Howard C. Warren

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Howard C Warren
Howard c warren.jpg
Howard C. Warren
Born1867 (1867)
Died1934 (1935)
Scientific career
FieldsPsychology

Howard Crosby Warren (1867 – 1934) was an American psychologist and the first chairman of the Princeton University Psychology department.[1] He was also president of the American Psychological Association in 1913.[2]

The Society of Experimental Psychologists awards the Howard Crosby Warren Medal each year in his honor.

Early life and education[edit]

Howard Crosby Warren was born in Montclair, New Jersey. His parents were Dorman T. Warren and Harriet Crosby Warren.[3]

Warren graduated from Princeton in 1889, and received his A.M. in 1891.[3] Starting in 1891, he studied abroad at the universities in Leipzig, Berlin and Munich,[3] but left by 1892 to help establish a psychological laboratory at Princeton University with James Baldwin.

He was made assistant professor at Princeton in 1896, and Professor of Experimental Psychology in 1902.[3]

Professional career[edit]

Having become professor in 1902 Warren went on to be appointed director of the Nassau Hall laboratory in 1904, the Stuart Professor of Psychology in 1914, and in 1920 the first head of the Princeton Psychology Department. He is noted as having been a major contributor to the erection of the Eno Hall built in 1924.[2] He was also co-editor of Psychological Review with James Mark Baldwin from 1904-1908 [4]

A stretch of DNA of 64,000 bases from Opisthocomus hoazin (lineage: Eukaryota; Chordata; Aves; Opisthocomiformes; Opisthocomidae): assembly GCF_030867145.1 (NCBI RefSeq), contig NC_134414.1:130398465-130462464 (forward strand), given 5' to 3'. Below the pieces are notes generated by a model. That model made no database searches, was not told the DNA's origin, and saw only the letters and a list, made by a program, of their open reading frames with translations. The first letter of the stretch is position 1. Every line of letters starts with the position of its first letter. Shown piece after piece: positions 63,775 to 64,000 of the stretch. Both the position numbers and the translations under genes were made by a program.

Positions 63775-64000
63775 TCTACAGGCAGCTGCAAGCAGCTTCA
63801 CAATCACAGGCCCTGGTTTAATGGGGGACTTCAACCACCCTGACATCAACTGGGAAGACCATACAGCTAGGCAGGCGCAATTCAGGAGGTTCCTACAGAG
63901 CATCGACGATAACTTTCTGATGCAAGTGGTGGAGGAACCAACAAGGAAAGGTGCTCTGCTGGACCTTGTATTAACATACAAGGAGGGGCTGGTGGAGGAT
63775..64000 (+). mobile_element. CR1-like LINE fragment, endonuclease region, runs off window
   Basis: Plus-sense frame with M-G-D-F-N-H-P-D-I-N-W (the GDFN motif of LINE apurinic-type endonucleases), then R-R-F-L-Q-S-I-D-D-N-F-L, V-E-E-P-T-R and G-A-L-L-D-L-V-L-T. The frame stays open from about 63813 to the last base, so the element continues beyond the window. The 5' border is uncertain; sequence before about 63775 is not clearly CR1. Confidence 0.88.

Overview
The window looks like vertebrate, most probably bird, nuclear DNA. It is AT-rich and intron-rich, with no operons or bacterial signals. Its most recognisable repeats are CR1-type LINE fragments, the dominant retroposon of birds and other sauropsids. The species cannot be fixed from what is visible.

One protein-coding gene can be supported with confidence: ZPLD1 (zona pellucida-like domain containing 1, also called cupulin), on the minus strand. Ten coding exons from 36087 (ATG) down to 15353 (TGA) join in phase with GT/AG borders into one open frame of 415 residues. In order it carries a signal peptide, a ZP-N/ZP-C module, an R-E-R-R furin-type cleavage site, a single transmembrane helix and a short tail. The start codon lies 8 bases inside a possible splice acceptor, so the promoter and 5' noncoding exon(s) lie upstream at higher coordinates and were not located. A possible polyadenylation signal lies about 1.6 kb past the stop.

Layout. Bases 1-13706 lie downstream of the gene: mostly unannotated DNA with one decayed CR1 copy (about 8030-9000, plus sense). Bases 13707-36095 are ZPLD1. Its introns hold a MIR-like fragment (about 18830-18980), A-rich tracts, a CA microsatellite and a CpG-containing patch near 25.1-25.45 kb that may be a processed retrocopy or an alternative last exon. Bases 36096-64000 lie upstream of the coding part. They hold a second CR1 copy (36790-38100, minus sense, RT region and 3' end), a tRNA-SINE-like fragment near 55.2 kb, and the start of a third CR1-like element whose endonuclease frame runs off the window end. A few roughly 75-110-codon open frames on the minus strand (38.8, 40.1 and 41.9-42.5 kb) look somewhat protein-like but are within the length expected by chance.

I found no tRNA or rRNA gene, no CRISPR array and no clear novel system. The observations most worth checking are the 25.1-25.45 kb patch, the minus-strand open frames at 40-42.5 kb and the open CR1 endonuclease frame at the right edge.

Commemoration[edit]

Howard C. Warren is today commemorated by the Society of Experimental Psychologists, which he helped found, and who annually awards to one of its members the Howard Crosby Warren Medal.[5] At Princeton his private psychological library is housed in the Green Halls, which replaced Eno Hall as the home of psychology in 1963.

Bibliography[edit]

References[edit]

  1. ^ Princeton University Companion
  2. ^ a b [1][dead link]
  3. ^ a b c d "iPROF. H. C., PSYCHOLOGIST, DIES; [Spent 40 Years at Princeton, Where He Led in Building: Up His Department. NOTED THROUGH COUNTRY Helped to Found Eno Hall as an Experimental Centre -- Author of Widely Known Books". The New York Times. January 5, 1934. p. 21. Retrieved March 31, 2018.
  4. ^ Kintsch, Walter; Cacioppo, John T. (1994). "Introduction to the 100th Anniversary Issue of the Psychological Review". Psychological Review. 101 (2): 195–199. doi:10.1037/0033-295x.101.2.195.
  5. ^ [2][dead link]

External links[edit]